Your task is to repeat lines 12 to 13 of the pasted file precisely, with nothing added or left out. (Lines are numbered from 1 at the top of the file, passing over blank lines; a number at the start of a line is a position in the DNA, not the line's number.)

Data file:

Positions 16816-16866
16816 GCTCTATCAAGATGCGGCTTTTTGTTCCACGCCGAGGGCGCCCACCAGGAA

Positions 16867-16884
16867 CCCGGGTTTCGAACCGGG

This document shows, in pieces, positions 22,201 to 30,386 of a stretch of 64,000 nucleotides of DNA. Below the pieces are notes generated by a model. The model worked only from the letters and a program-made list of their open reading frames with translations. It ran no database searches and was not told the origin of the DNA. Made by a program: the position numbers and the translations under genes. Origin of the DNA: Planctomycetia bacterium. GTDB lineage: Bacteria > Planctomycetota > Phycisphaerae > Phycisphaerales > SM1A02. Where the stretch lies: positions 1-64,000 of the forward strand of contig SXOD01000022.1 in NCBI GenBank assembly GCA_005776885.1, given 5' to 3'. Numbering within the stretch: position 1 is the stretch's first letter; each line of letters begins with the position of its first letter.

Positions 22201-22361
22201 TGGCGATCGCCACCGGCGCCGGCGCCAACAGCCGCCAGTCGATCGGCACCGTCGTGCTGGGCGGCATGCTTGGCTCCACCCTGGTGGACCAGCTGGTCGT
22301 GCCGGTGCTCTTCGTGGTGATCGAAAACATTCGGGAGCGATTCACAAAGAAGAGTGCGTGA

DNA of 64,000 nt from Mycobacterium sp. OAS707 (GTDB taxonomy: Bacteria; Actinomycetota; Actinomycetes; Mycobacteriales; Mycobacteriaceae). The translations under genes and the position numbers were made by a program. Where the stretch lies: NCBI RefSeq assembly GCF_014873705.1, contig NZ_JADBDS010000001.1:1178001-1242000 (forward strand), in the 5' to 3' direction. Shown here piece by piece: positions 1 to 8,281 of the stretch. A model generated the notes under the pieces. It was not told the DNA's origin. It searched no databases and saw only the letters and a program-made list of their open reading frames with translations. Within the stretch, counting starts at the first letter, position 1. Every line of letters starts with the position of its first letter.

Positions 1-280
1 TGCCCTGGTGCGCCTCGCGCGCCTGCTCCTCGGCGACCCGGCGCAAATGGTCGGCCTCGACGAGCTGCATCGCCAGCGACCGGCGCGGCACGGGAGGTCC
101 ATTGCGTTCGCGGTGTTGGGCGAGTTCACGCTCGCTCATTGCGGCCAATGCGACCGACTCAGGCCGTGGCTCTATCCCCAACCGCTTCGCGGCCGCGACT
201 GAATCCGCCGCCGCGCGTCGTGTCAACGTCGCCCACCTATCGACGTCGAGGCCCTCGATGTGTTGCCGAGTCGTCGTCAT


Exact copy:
101 ATTGCGTTCGCGGTGTTGGGCGAGTTCACGCTCGCTCATTGCGGCCAATGCGACCGACTCAGGCCGTGGCTCTATCCCCAACCGCTTCGCGGCCGCGACT
201 GAATCCGCCGCCGCGCGTCGTGTCAACGTCGCCCACCTATCGACGTCGAGGCCCTCGATGTGTTGCCGAGTCGTCGTCAT